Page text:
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Mexico City told that diversity and inclusion makes for ‘smart business’

Mexico City told that diversity and inclusion makes for ‘smart business’

LGBT Confex CEO Ruben Sandoval speaks at the opening of the event in Mexico City

Businesses and travel industry representatives heard more about the importance of embracing diversity and inclusion in their policies and marketing at this year’s LGBT Confex, which drew to a close in Mexico City today.

LGBT Confex has been running for the past five years. It has previously taken place in tourist resort towns and cities such as Puerto Vallarta. This sixth outing is the first time it has taken place in the country’s capital, Mexico City.

The two-day event featured an exhibition space, workshops and speakers. Today’s event featured persuasive presentations by two US-based LGBT travel experts: Ed Salvato, Editor-in-Chief of ManAboutWorld and IGLTA board representive; and Tom Roth, of San Francisco-based Community Marketing.

Salvato stressed the importance of appealing across LGBTI communities, and not just targeting gay men – pointing out that travel for many trans people can prove stressful if they are worried about passport gender discrepancies or how they might be treated abroad.

For Salvato, promoting tourism to the LGBT market was simply ‘smart business’: Not only is the right thing to do, but it demonstrates that a company is progressive and accepting – both values that LGBTI consumers show loyalty towards.

He said LGBTI people are a ‘small group that punches above its weight’, as many gay people are less likely to have kids and are known to travel twice as much as their heterosexual counterparts.

They also prioritize safety when travelling, and unlike some parts of the world that have experienced terrorist atrocities, Mexico is actually seen by some as relatively safe.

Salvato’s message was echoed by Roth. His organization, Community Marketing, takes regular surveys of LGBTI communities and has found that 79% of LGBT people have a passport in the US, compared with just 25% of the general US population.

Of those 79%, 51% said they had used their passport in the last year.

Roth also highlighted growing trends, such as lesbians with kids wanting family holidays in LGBTI-friendly destinations, and gay grandparents (who may have previously been in heterosexual relationships) who want to take their grandkids to resorts such as those run by Disney.

He said just over 50% of millennial gay men and lesbians have expressed a desire to have kids some day.

The marriage effect

Mexico, which is predominantly Catholic, is slowly coming around to the idea of embracing LGBTI consumers and employees. The legalization of same-sex marriage nationwide earlier this year has helped to change attitudes – even if the church and many of its members still strongly opposes such unions.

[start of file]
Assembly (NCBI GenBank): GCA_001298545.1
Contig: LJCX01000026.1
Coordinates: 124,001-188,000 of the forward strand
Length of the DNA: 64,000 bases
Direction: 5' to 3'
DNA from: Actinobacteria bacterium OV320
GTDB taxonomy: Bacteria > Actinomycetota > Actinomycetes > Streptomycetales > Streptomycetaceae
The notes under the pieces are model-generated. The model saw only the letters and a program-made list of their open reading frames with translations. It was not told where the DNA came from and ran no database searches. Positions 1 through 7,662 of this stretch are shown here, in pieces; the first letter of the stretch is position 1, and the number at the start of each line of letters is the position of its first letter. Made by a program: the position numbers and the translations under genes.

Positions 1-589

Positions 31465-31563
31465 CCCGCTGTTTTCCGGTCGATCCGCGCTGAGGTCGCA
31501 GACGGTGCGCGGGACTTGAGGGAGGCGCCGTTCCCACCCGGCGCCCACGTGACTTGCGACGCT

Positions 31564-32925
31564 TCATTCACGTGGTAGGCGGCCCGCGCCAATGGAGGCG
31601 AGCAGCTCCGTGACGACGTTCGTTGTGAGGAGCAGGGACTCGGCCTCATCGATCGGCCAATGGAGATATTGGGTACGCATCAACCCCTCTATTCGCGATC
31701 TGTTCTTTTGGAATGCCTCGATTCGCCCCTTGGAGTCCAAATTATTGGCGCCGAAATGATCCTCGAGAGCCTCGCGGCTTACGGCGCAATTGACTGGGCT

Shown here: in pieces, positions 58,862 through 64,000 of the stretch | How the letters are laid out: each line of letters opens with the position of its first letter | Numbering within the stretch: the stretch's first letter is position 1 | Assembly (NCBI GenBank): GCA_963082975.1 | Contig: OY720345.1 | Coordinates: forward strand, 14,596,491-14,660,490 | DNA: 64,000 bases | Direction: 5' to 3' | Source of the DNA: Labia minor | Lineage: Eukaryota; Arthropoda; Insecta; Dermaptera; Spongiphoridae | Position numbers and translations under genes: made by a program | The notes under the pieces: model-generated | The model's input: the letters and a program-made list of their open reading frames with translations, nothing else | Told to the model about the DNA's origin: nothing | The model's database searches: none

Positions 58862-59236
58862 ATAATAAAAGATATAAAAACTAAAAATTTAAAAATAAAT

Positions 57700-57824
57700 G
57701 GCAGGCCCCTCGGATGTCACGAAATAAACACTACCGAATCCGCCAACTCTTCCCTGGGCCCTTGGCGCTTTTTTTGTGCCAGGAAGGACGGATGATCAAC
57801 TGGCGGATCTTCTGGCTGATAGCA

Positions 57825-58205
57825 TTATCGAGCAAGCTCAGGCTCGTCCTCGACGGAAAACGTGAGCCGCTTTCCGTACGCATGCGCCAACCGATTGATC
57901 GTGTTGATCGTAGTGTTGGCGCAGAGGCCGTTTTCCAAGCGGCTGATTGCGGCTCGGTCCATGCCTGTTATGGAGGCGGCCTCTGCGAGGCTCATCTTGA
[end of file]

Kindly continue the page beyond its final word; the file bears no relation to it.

Although multinational corporations generally understand the benefits of fostering a diverse and inclusive workplace – and promoting the fact to their customers – work still needs to be done in getting the message through to more small and medium sized businesses.

However, the message does seem to be beginning to trickle down. At the LGBT Confex exhibition space, one of the smaller exhibitors, Cargo Rechy, echoed Salvato’s notion that marketing to the LGBT community is smart business.

‘Gay couples are less likely to have kids and more likely to have pets – we don’t care about someone’s sexual orientation,’ said Hiram Alfonso Rechy Muñoz, who runs the business with his wife. The company specializes in importing and exporting goods – including pets.

Other exhibitors tended towards the travel and boutique hotel market, alongside some of those larger corporates such as PepsiCo, Scotiabank and AT&T (who sponsored the event).

AT&T sponsored LGBT Confex in Mexico City
AT&T sponsored LGBT Confex in Mexico City

After his talk, Salvato agreed that corporates were leading when it comes to promoting LGBTI inclusion, with the support of the local tourism agency.

‘The leading global brands have lead the effort. However there are many businesses in Mexico City that are interested in the LGBT segment. This includes the Mexican Tourism Board, which has been working very hard to promote this.

‘The country is conservative in many areas outside of Mexico City. But the city itself comprises 9 million people. So the efforts by Mexico City Tourism have been important in leading the entire country.

‘But I would say it’s still in its infancy. They’re not interested in forcing companies to welcome the segment. Rather they’re interested in informing, educating and growing in an organic and grass roots way the overall effort of the hospitality and tourism segment towards the inbound LGBT travel segment.’

It’s not surprising that the tourism industry is the first to be among the first to be taking the LGBT market. After remittance (the money Mexicans living abroad send home to families) and petroleum, tourism is Mexico’s third biggest source of income.

CEO of LGBT Confex, Ruben Sandoval, said he was pleased and excited to bring LGBT Confex to Mexico City for the first time: ‘From our inception seven years ago to today, we can clearly see the strong participation of private companies and the different government institutions strongly promoting inclusion in general and strengthening the LGBT industry in Mexico.’